Another study found that the stress of marathon running had caused these runners to have increased platelet aggregation factor TXB2 levels as serum magnesium levels were depleted. TXB2 causes vasoconstriction as well as sticky blood. Clearly, magnesium replacement during runs are as or even more important than plain water to prevent dehydration during and after a race!

Additional silent damage, the consequence of magnesium deficiency, induced by strenuous exercise, leads to calcium overload, resulting in cell membrane lipid anti-per oxidative activity. In lay terms, this means magnesium deficiency increases one’s free radical activity, leading to increased stress on one’s heart muscle, leading to aggravation of all heart conditions. Free radical accumulation from extreme exercise and magnesium deficiency was buffered by taking vitamin E and magnesium. The fact that extreme athletes and those regularly engaging in strenuous exercise do not have a longer lifespan may be attributed to magnesium depletion leading to increased oxidative stress and metabolic induced inflammation which could be avoided by paying attention to one’s magnesium!

Therefore, even before we begin to push our bodies for strenuous exercise, if our tissue magnesium stores are low, we will notice more fatigue, decreased exercise capacity despite regular exercise. We will feel dragy, winded and have a hard time picking our energy up from exercise. If we continue to push our bodies, we will then suffer muscle stiffness, spasms or strains and sprains from the stiffness that results from low intracellular magnesium. Biochemically, we will increase our stress hormones even more when we are magnesium deficient, and suffer more free radical synthesis, increased cholesterol! and oxygen depletion to our heart muscle. However, our heart tissue can become deficient in magnesium before other tissues of the body. Thus we might not have any body symptoms to warn us of a more serious heart muscle deficiency. The consequences to the heart can be fatal. Beware the stressed executive that dies on his/her treadmill as this can be the silent vicious cycle of mineral depletion.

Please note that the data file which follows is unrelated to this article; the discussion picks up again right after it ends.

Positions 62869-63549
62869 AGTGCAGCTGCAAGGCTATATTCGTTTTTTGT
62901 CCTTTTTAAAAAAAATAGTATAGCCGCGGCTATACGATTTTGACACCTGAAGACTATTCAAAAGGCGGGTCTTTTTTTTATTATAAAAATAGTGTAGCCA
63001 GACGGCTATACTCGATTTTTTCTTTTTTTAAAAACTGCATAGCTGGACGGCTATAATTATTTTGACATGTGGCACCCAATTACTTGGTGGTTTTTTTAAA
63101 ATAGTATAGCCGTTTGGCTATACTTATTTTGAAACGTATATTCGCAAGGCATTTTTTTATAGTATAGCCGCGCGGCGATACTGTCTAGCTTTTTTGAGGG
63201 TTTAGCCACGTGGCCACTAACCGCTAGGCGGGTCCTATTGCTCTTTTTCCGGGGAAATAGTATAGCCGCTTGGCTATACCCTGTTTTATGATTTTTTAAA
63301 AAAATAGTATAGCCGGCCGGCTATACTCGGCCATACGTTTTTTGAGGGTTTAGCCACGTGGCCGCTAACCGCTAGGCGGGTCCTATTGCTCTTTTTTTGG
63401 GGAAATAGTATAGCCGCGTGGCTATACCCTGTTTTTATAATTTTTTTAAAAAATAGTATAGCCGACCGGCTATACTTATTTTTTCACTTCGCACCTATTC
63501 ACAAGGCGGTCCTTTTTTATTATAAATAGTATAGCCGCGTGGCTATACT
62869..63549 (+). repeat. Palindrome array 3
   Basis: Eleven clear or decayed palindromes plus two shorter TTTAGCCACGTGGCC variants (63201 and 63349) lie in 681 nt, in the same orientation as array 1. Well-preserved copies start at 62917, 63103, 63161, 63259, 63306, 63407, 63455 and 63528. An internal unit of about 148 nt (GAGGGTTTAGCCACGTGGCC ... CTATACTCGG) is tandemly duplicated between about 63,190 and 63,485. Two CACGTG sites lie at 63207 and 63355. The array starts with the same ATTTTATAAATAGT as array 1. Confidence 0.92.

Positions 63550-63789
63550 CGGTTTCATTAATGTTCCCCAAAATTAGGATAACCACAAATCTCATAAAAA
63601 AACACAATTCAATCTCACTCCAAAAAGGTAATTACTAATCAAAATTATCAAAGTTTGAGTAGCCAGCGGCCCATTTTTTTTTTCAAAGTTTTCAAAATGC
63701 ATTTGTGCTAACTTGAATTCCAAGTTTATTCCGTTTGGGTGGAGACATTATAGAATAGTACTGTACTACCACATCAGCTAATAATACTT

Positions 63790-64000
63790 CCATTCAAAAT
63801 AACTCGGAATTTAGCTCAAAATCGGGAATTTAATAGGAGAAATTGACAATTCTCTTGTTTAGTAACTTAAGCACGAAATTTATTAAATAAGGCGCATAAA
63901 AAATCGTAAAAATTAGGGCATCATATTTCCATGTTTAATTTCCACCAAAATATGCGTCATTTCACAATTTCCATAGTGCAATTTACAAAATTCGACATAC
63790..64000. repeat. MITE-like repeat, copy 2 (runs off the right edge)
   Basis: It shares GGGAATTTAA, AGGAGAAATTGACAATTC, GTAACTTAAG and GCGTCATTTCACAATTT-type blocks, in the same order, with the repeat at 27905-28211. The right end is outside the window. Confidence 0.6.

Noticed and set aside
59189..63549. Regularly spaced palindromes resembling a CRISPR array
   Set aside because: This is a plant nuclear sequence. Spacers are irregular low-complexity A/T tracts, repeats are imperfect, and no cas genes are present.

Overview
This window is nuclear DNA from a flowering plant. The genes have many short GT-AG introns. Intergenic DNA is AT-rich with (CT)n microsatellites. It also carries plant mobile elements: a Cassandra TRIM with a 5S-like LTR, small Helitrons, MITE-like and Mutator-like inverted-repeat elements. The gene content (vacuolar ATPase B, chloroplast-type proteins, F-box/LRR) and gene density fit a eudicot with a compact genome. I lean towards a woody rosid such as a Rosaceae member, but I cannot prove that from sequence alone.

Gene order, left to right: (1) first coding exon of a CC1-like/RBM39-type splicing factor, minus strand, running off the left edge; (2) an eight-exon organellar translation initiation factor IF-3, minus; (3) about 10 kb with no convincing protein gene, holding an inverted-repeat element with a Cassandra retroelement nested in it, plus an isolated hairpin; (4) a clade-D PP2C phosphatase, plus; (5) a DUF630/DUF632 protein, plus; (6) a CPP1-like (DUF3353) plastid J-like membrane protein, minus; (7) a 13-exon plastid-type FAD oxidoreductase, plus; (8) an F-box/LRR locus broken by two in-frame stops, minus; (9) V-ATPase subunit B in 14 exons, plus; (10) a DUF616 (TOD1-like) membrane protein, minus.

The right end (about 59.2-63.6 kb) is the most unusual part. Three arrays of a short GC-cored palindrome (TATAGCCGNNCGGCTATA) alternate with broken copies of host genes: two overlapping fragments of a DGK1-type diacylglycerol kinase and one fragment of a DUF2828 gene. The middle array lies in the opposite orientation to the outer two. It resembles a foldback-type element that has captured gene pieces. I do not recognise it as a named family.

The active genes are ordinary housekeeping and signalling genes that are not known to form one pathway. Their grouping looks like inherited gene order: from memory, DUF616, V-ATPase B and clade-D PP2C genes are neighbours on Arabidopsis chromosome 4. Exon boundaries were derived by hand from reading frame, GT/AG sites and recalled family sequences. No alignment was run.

Stress

We all underestimate stress because we live in it daily and take it as part of our daily lives. But stress takes it’s toll on us. Stress, both physical and mental aggravation, frustration, irritability, causes you to burn magnesium at a faster rate. Stress makes your body more acidic. Magnesium is used to buffer that acid. Therefore, stress causes you to burn magnesium faster to neutralize the acid.

Our adrenals and nerves secrete stress hormones called catecholamines and corticosteroids, when under emotional or physical stress. Do you know when your body is releasing these stress hormones? No! Like using up the gasoline in one’s car, it’s a slow and steady drain. These stress hormones cause the loss of cellular magnesium leading directly to problems with cellular energy production, and skeletal and heart muscle performance that lead to blood clotting and heart arrhythmias.

There was a study comparing Type A and Type B individuals that found that Type A personalities excreted more stress hormones in response to noise and mental stress and depleted their magnesium faster than Type Bs! This explains the increased risk among Type A’s for mitral valve prolapse, hypertension, and cardiovascular disease. Becoming aware of our stressors, managing how we react to stress and increasing one’s magnesium will help to buffer us from daily stress.

The bad thing about stress is that as it deplets you silently of your magnesium, low intracellular magnesium causes the excretion of MORE stress hormones. Therefore, magnesium is protective in preventing excessive release of these stress hormones! In addition, adrenal stress that causes the adrenals to release the hormone epinephrine (our fight or flight hormone) burns intra cellular magnesium at such a fast rate that one quickly becomes depleted.